April 9, 2019
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Charles Dickens said it about the French Revolution, "It was the best of times; it was the worst of times." Well, during final exams in college, it's just the worst of times. Actually, it was mostly our own fault. We waited until one or two nights before the exam to try and cram in all that information that we should have been studying all along. Now, my room was always Grand Central Station during finals days. Did you know that? Yes, you can take finals days two ways. I usually took pretty good notes in class, so everyone jammed into my room to try and learn what was there to learn. Hey, the big test was coming, man! We had to learn what was in all those lessons!
I'm Ron Hutchcraft, and I want to have A Word With You today about "The Test - Then the Lessons."
Wait! Isn't that backwards? You get the lessons first and then the test, right? Well, in school, maybe, but not in God's training program for your life. See, He approaches it in the reverse order. First, you get the test; then, you get the lessons. And because you may be experiencing one of God's tests right now, that's something it will really help you to remember.
The Apostle Paul was reflecting on some big tests he had been through when he wrote our word for today from the Word of God in 2 Corinthians 1:8-9. In fact, you might be able to relate very personally to some of the very words he chooses to describe the tests he was going through.
Here's what he says, "We do not want you to be uninformed, brothers, about the hardships we suffered in the province of Asia. We were under great pressure, far beyond our ability to endure, so that we despaired even of life. Indeed, in our hearts we felt the sentence of death." Any feelings you can relate to there? God doesn't bring or allow a test in your life just to test you. No, He's planning to use that test to take you to another level in your relationship with Him.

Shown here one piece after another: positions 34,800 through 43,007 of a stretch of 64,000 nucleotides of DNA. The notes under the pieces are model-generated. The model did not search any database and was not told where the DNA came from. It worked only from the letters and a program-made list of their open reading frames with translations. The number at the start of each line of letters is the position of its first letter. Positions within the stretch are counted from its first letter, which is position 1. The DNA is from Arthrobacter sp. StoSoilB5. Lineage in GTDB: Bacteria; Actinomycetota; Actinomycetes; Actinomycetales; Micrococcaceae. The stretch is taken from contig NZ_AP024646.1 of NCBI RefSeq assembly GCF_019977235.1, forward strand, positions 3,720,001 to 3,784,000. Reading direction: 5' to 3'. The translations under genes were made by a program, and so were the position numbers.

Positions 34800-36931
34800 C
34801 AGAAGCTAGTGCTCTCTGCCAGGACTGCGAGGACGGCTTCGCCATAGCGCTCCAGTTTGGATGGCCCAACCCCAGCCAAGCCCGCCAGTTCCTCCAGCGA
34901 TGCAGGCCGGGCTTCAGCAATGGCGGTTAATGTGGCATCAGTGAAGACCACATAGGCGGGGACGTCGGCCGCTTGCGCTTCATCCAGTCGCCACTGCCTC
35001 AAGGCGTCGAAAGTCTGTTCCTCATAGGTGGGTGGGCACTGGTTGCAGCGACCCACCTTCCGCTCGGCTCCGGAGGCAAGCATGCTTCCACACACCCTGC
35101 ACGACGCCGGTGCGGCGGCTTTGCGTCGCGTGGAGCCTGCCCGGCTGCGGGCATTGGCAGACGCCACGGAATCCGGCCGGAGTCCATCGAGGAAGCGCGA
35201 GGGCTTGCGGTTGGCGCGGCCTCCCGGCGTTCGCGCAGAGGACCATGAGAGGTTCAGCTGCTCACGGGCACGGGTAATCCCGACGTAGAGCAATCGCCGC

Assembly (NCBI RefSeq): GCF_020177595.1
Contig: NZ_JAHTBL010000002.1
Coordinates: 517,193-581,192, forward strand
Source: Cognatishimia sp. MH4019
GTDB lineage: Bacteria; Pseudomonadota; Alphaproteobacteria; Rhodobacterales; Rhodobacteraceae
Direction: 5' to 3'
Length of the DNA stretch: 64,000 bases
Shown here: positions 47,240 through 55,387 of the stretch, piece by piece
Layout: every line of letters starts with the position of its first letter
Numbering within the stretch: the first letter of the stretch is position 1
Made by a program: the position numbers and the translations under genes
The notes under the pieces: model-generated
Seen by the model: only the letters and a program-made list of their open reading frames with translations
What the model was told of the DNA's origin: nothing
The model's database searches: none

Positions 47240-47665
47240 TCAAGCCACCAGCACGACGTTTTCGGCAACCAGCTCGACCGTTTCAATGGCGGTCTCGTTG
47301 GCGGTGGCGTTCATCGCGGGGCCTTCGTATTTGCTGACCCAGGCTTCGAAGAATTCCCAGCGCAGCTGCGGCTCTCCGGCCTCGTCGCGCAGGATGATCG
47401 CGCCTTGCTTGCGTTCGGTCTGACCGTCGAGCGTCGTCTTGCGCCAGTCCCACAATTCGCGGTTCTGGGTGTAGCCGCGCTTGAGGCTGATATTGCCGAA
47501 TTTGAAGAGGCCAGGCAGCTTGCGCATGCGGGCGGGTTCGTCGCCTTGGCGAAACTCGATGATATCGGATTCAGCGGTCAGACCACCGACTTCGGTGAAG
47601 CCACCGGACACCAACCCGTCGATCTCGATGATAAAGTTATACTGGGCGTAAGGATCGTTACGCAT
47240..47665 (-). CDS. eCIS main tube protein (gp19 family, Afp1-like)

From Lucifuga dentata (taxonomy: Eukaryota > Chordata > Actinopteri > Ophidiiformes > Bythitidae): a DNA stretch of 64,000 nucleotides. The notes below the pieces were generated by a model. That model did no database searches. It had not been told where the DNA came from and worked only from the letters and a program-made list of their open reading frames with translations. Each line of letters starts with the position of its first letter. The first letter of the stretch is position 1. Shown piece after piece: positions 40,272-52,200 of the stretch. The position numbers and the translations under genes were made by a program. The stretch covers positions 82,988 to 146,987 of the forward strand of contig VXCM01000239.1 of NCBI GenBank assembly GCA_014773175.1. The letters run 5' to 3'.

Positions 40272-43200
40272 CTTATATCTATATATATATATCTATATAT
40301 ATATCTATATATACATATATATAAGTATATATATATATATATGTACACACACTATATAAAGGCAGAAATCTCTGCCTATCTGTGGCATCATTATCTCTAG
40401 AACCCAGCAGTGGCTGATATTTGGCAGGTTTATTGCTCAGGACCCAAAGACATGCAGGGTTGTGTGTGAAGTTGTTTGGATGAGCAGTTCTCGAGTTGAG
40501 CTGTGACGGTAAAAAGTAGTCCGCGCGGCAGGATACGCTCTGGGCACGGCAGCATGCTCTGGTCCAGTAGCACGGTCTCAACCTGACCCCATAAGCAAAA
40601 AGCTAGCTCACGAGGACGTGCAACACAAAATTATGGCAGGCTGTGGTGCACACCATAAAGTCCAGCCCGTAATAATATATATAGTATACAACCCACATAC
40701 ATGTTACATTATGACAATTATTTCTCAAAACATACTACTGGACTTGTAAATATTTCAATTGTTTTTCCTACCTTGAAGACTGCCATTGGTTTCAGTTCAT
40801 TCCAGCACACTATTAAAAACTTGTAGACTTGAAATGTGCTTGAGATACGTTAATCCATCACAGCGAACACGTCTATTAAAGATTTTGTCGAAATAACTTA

Paul goes on here to tell us the lesson that he learned from the test, "But this happened that..." Okay, you're asking, "Why, Lord?" as Paul apparently did. You'll want to pay particularly close attention to the answer he got. "But this happened that we might not rely on ourselves but on God, who raises the dead." Paul tended to be, like a lot of us, a self-reliant, a "make it happen" person, "get to the goal." I can relate to that a lot.
And that's not all bad except when it means that we're depending on our ability to get it done. And that's why God had to take Paul "beyond our ability." Maybe that's where He's got you right now. Why? So you will again surrender to His strength, His plans, His timing, and His way of getting it done.
If you'll focus on the lessons God is trying to teach you rather than obsessing on the test, it will make your load a little easier to bear. It will give you hope. It will give you meaning in the pain you're going through. His lesson might be greater dependency on Him, or a deepened sensitivity to help you become a wounded healer of other hurting people. He's trying to grow your compassion. Or the lesson might be greater humility, putting you in a situation where the great helper has to open up to letting others help you for a change.
In school, you couldn't pass the test unless you had studied the lessons. But in God's training of you to be His spiritual warrior, you can't learn the lessons without having the test; maybe like the one He's entrusting to you right now. You're going to have the test. You have no choice about that. But if you're going to have the test, for goodness sake, don't miss the lessons! If you're going to have the pain, well, don't miss God's point!